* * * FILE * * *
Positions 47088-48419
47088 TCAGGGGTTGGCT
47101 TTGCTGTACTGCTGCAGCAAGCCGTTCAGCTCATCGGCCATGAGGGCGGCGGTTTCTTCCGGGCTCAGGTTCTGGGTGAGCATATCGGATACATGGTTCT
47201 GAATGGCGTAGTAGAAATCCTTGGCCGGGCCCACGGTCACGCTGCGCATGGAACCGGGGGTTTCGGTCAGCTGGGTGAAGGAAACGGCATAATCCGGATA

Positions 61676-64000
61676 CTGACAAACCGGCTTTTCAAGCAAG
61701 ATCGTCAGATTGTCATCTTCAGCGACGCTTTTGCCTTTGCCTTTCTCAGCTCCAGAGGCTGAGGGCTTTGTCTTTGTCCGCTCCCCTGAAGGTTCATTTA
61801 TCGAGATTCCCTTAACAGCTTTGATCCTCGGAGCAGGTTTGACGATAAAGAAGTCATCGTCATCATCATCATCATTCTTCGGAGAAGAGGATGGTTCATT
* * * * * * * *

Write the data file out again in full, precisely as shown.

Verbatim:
Positions 47088-48419
47088 TCAGGGGTTGGCT
47101 TTGCTGTACTGCTGCAGCAAGCCGTTCAGCTCATCGGCCATGAGGGCGGCGGTTTCTTCCGGGCTCAGGTTCTGGGTGAGCATATCGGATACATGGTTCT
47201 GAATGGCGTAGTAGAAATCCTTGGCCGGGCCCACGGTCACGCTGCGCATGGAACCGGGGGTTTCGGTCAGCTGGGTGAAGGAAACGGCATAATCCGGATA

Positions 61676-64000
61676 CTGACAAACCGGCTTTTCAAGCAAG
61701 ATCGTCAGATTGTCATCTTCAGCGACGCTTTTGCCTTTGCCTTTCTCAGCTCCAGAGGCTGAGGGCTTTGTCTTTGTCCGCTCCCCTGAAGGTTCATTTA
61801 TCGAGATTCCCTTAACAGCTTTGATCCTCGGAGCAGGTTTGACGATAAAGAAGTCATCGTCATCATCATCATCATTCTTCGGAGAAGAGGATGGTTCATT